Book Club: The Next Chapter is about four best friends who make wisecracks while holding up popular novels. They’re sort of like talk show hosts. Sally Rooney’s Normal People? “This title describes nobody I know,” quips retired federal judge Sharon (Candice Bergen).
A deliberately post-COVID sequel to the 2018 hit Book Club, this time the quartet of bibliophiles are off to Italy to celebrate the impending nuptials of hotelier Vivian (Jane Fonda). But things go awry, as they have their luggage stolen in Rome, encounter an old flame in Venice, and are jailed in Tuscany. Plus, Vivian is still deciding whether she’s ready to become a wife.
A Mount Rushmore cast of iconic comediennes elevates this otherwise mechanical story. Alongside Bergen and Fonda, Mary Steenburgen and Diane Keaton round out the club as ex-restauranteur Carol and Diane-Keaton-type Diane. The ever-present glasses of prosecco may tarnish the ladies’ decision-making, but, as Bergen often remarks, wine is the bliss that makes life worth living.
Frankly, Book Club: The Next Chapter is not the side-splitting hybrid of Murphy Brown, Curb Your Enthusiasm, Annie Hall and Jane Fonda’s Workout promised by the cast. Nonetheless, Book Club: The Next Chapter aims to prove these ladies can double any entendre. Italian cuisine is a particularly ripe subject for saucy euphemisms. The film sometimes feels like the bit in old Marx Brothers’ routines when the action pauses so Groucho can face the camera and competitively fire off one-liners. In one scene, Jane Fonda and Mary Steenburgen comically misconstrue a chef’s invitation to view his cucina, taste his penne, and massage his meatballs. It’s a lot to handle but mostly harmless fun, ignoring one spicy joke about Mother Theresa.
Beyond shaggy references to Paulo Coelho’s The Alchemist, The Next Chapter does not contain much in the way of literary criticism. The film is nearer to a Vogue advertorial for the Italian tourism board—more White Lotus than Roberto Rossellini. A recurring cameo by Italian screen icon Giancarlo Giannini underscores this amiable superficiality, as do the Dean Martin tunes peppering the soundtrack.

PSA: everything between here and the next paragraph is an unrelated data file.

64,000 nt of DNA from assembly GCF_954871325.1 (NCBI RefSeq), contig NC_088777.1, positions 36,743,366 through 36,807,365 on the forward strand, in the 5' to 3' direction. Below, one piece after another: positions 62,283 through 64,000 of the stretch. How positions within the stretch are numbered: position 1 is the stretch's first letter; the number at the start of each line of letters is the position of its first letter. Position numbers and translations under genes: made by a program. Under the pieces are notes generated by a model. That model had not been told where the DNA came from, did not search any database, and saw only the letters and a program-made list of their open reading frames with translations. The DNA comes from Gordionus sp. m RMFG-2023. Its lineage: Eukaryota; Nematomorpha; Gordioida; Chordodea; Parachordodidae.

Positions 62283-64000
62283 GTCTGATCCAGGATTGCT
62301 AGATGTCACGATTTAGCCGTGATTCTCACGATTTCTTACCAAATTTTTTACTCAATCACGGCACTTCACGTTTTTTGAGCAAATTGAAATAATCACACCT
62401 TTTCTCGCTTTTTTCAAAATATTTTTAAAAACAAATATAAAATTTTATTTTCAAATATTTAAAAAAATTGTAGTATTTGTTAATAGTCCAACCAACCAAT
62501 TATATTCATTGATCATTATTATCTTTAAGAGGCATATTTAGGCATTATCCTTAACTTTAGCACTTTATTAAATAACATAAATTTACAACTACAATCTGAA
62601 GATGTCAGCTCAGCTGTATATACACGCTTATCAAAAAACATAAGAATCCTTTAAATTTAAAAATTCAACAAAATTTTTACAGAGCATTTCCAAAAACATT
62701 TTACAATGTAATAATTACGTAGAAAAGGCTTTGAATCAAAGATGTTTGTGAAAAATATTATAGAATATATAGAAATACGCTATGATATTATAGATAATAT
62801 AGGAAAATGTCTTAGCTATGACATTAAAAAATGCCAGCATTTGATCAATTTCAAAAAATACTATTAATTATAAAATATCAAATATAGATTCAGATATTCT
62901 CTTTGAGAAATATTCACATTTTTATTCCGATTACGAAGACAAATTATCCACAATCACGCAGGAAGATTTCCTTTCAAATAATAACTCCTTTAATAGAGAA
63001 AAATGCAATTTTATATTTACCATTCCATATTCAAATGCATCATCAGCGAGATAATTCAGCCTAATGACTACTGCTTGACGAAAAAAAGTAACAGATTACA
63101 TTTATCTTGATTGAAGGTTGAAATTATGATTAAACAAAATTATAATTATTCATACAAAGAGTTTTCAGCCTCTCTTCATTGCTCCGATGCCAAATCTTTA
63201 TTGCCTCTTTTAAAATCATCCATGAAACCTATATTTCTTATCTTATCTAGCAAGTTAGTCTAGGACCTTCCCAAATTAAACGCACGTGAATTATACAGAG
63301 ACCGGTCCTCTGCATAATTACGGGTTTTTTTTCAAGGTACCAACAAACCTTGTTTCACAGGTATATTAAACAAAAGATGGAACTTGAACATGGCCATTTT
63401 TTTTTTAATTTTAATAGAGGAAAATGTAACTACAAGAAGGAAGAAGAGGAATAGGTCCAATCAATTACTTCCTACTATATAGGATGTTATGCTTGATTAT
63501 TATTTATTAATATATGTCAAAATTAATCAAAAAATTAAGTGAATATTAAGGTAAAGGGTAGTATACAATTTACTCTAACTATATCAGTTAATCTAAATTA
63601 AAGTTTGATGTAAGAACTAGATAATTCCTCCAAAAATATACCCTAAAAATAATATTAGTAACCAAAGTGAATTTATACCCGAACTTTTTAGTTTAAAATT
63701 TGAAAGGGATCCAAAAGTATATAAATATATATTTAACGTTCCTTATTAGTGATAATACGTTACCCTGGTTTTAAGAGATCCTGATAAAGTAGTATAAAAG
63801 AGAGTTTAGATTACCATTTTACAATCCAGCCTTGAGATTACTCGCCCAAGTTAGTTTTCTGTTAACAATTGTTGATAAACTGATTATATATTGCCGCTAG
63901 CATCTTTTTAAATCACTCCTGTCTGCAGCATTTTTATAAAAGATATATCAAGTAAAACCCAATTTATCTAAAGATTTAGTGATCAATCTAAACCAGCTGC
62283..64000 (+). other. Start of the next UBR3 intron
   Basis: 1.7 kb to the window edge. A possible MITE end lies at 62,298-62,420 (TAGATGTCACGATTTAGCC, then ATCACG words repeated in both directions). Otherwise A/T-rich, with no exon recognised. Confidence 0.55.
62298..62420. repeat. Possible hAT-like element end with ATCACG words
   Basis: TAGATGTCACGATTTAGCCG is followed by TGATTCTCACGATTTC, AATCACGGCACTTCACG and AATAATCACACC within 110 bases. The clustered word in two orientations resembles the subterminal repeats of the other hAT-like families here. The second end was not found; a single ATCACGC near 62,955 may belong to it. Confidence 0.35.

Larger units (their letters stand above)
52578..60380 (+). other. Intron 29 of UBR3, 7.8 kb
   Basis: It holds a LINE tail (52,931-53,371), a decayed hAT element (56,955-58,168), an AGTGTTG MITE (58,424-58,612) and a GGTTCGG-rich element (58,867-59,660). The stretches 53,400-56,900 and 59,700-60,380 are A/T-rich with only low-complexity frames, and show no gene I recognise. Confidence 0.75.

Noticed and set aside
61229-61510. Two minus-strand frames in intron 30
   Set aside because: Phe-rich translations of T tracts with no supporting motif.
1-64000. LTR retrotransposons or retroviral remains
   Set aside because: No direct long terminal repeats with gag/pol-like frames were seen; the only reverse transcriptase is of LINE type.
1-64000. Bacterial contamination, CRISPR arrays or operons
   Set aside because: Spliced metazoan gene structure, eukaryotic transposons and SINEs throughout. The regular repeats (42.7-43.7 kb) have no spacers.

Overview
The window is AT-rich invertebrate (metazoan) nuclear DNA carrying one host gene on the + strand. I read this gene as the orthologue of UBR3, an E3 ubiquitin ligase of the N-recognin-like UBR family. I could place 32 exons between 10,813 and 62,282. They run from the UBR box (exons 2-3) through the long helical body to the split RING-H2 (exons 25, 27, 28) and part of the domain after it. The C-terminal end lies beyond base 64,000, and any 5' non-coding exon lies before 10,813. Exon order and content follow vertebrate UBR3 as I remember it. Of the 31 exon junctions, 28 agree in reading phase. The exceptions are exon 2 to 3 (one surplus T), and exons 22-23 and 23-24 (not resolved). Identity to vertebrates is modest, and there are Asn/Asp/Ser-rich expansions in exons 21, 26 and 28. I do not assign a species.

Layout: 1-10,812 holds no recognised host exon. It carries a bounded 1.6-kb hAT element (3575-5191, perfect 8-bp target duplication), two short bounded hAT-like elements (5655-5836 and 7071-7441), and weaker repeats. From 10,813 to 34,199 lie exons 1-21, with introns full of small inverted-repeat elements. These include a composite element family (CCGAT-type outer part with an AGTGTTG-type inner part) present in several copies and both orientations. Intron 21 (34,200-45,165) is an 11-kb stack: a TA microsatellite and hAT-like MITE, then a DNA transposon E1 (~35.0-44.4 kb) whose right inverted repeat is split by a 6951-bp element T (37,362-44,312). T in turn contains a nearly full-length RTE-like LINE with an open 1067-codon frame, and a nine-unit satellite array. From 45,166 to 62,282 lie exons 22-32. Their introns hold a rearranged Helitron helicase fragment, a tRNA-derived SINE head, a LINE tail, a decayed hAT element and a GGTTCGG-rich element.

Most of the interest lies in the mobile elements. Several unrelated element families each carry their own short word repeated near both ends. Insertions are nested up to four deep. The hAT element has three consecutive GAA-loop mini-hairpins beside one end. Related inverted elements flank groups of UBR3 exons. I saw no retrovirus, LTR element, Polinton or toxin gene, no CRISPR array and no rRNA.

Like a Ferrero Rocher, the film’s milk chocolate comedy shell conceals a hazelnut core of pure sentimentality. As challenges mount, the book club lose faith in their capabilities, prompting a third act structured around teary-eyed homilies on their achievements thus far. With the rest of the movie so glossy and gag-ridden, this mawkish turn struggles to entertain. The subplot of Diane Keaton scattering her husband’s ashes is an exception to this awkward tonal clash. Keaton’s odd authenticity, playing a character modelled on herself, pricks the prevailing artifice, bringing this widow’s tale into conversation with real experience.
Ultimately, Book Club: The Next Chapter sets out to be an easygoing hangout movie and fulfils the assignment. If Groucho Marx was alive today, he might say, “I would like to join this club.”
Then again, there’s a shot near the end of Candice Bergen surveying the Tuscan plains from the cockpit of a helicopter. It makes you wonder what the film might be if these ladies had a little more to do. Controversy aside, the brilliance of Diane Keaton’s partnership with Woody Allen is that Allen recognised the uniqueness of her comedic voice and put that voice to work in disparate settings, from the dystopic future (Sleeper) to the Napoleonic Wars (Love and Death). I would love to see the Book Club gang given that same latitude, reading, drinking, and fornicating their way through outer space or King Solomon’s tomb. Let’s see what happens in chapter three.